Tuesday, April 15, 2014

#DoubleFeature - All Is Lost/Gravity

Since you guys and gals seemed to like my review of Wrecked (pageviews-wise), here's a couple of similar films, and some of its biggest and best recent attempts out there.

Here's another DoubleFeature!

For this occasion let's check out a couple of recent "survival films". 

What I like to call these sort of intense thrillers following the survival of a limited cast of characters.

Usually one single protagonist, unnamed, trapped for the course of the entire movie in a single setting. In these sort of films the tale is often told in "real time".

These movies ten to be pretty intense thematically rather than heavy in dialogues. 

When it all comes down to it, it's generally the tale of a (wo)man being striped from all of our technology, versus the raw intensity of nature. Think Tom Hanks' character in Cast Away, one of the better examples of the genre, the big budget blockbuster that brought this genre to the front scene (not the first one though). It all comes down to the original survivalist tale of Robinson Crusoe.

 This is as far as possible from all these big Hollywood disaster films (aka "disaster porn"), which despite actually touching some similar themes such as coming down to our mortality face to nature, those always go way overboard, all over the place, with way too many action sequences taking over any real connection to the main character(s), huge ensemble casts, etc. (I'm not saying one is better than the other, just saying how different from each other those two genres are)

A survival movie is usually much more grounded in reality and therefore as realistic as possible. Characters will suffer through damage (both physically and emotionally through the film). The backstory or any sort of explanation is really secondary, with our protagonist stripped to its more basic characterization. 

Trying to simply defy nature and survive nature...

These were two big hits from 2013, no doubt some of the best release we got that year.

They were pretty similar when you come down to it, they even were released almost back to back, in October.

Let's start with the first one...

Movie: All Is Lost 
Directed by J. C. Chandor 
Release date 2013
Genre Thriller/Survival film
Country USA

Directed by a great aspiring new director, J. C. Chandor, All Is Lost is his second feature film and a tale for the ages.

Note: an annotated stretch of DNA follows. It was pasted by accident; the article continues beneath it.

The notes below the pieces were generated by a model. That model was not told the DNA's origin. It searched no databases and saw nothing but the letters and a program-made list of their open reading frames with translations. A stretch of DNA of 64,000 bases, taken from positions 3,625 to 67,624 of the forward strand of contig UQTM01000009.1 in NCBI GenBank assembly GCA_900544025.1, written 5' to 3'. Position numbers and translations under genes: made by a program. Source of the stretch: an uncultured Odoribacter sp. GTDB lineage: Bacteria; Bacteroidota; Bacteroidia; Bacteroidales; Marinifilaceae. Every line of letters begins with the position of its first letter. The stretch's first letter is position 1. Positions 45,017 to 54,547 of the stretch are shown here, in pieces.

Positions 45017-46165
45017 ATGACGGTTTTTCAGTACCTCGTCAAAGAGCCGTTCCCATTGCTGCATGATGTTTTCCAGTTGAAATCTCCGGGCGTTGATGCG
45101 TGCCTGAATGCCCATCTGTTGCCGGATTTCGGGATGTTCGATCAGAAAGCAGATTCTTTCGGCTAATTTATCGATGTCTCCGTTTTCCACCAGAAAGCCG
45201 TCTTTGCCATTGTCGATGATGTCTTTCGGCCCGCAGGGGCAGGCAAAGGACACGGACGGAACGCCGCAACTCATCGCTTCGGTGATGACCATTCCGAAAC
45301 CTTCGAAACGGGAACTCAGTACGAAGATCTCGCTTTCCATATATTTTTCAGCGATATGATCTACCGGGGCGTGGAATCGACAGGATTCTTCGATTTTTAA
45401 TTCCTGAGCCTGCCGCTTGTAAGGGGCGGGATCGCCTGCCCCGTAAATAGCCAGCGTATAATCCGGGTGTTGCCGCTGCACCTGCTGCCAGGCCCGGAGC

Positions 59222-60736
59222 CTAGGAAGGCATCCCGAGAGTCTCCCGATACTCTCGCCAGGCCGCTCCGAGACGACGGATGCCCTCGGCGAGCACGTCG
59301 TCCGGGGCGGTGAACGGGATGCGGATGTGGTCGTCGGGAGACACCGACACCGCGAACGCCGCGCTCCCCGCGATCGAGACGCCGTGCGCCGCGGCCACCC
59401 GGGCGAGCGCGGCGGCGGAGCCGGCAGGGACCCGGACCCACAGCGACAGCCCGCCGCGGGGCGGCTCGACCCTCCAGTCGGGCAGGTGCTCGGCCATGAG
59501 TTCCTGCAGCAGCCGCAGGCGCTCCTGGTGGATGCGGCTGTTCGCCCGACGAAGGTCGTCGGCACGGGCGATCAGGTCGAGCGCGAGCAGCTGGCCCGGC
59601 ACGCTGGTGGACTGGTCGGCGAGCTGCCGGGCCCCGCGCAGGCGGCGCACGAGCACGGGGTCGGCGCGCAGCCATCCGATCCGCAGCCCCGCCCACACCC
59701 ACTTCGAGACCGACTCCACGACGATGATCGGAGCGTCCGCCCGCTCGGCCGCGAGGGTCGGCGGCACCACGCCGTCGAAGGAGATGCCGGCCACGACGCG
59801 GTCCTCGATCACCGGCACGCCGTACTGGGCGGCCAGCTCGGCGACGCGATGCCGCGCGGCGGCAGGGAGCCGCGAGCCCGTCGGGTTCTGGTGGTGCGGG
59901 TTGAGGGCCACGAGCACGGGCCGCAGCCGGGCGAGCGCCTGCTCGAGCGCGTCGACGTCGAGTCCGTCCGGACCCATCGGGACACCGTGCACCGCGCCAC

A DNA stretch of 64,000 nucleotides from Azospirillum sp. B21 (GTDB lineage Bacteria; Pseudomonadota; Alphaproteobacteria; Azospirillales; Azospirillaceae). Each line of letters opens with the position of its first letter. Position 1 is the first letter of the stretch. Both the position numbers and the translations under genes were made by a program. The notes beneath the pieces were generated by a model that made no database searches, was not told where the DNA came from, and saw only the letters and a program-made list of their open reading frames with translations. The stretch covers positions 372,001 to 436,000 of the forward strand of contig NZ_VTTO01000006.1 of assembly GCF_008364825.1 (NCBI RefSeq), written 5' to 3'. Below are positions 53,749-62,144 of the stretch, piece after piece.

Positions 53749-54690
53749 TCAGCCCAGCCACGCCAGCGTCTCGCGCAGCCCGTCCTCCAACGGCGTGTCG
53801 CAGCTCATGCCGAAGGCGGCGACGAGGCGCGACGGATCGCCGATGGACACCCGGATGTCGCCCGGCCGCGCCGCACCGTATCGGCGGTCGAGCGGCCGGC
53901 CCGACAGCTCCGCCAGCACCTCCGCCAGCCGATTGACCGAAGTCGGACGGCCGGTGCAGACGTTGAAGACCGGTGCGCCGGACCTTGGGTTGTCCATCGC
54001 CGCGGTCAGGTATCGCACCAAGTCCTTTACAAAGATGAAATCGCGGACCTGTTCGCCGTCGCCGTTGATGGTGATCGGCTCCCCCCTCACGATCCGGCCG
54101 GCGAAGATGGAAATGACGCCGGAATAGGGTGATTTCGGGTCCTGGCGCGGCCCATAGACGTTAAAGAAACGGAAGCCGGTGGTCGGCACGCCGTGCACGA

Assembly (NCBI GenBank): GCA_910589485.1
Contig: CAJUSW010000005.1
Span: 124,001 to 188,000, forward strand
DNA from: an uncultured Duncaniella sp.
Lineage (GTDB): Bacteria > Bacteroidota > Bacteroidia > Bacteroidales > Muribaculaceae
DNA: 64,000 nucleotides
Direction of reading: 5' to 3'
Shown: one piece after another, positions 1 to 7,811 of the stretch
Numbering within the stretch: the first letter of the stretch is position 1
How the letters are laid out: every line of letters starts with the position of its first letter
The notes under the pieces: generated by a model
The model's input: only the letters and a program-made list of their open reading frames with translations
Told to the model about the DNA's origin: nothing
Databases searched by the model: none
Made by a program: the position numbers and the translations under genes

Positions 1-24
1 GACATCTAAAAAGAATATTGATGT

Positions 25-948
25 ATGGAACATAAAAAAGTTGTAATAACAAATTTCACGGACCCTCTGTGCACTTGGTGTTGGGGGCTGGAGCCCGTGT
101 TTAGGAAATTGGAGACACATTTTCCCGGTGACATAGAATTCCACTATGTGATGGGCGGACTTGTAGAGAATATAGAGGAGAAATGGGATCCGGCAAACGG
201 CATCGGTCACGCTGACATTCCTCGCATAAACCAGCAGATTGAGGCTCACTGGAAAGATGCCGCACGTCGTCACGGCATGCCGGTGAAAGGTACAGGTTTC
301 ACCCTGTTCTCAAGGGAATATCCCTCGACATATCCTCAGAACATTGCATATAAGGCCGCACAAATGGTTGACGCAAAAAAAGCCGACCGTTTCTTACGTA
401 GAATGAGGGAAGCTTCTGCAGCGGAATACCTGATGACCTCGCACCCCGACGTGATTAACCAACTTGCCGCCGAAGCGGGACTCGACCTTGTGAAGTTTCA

Based on the classic tales of men lost at sea, All Is Lost follows the journey of a protagonist played by the talented Robert Redford lost in the middle of a dangerous storm aboard his yacht. 

M. Redford plays here the single unique actor on screen in this entire film.

The film features barely any dialogue (compared to Adrien Brody's Wrecked, heavy in lines and numerous "F*ck!").

It's the tale of an unnamed man having to get resourceful in the face of his very own mortality.

Casting Robert Redford, who was 77 years old at the time of this film, was a fantastic idea. Not only does it limit our protagonist's physical abilities but it also goes out of the norms imposed by the classic Hollywood formulas.

All Is Lost was filmed on a 30-page long script, shot partially in the same Mexican studios where Titanic was made, as well as some clever use of actual locations. 

Our tale begins with our character narrating over his 8th day since the incident, at sea somewhere off the Indian Ocean. The only time he really does any sort of narration the whole film. 

He's sorry he wasn't strong enough...

Cue to a few days earlier.

Our man wakes up to a strange sound. His yacht had a collision with some kind of (shoe) container. His boat is now taking water. Apparently he also deviated from his original path in his sleep ("1700 nautical miles from the Sumatra Straits"). He has to patch it up if he want to survive, a storm is coming.

A first tempest hit him really bad that night. The boat gets in worst shape than he imagined. Now to survive he will have to use the survival kits aboard the ship. He tries to learn how to use the sextant and the nautical maps to chart his wereabouts (from memory apparently, he does seem to be familiar the equipment to a point). But another storm is coming later. And sharks start to circle his lifeboat.

All Is Lost is about mortality. Our mortality.

Robert Redford's characters goes unnamed in the credits. And he didn't need to have a name. M. Redford manages to portray an impressive role in this film, all the things he goes through, the fact he isn't playing opposite to anyone else..

Overall: It's a pretty impressive film. Stunning. Well crafted and really intelligent.

Our man's not a real sailor here, just a "man" with some general knowledge. Of course you can nitpick here and there and point at some inaccuracies (no GPS on board? really). But the age of our protagonist mostly makes up for most of those details. He is unexperimented and probably got in over his head.

The Ocean currents carry him aboard his boat the Virginia Jean, from one shipping lane to another.. A container boat completely ignores him (mostly manned by modern technology, compared to our character's one-man-boat yacht).

Some people like to think our man dies at the end, like some deus ex machina-hand of God reaching for him. Probably to give a more spiritual meaning to the film. But I think that's missing the point of the film.


Giving in... is more like giving up.

The film debuted at the Cannes Film Festival to much success. And for good reason. All Is Lost was
nominated to several awards (including best score, which it won), but lost most times to the second film I'm reviewing below.

Finally, the deep powerful score was composed by Alex Ebert. Despite being sort of limited, only used scarcely, it works great. Powerful, dream-like.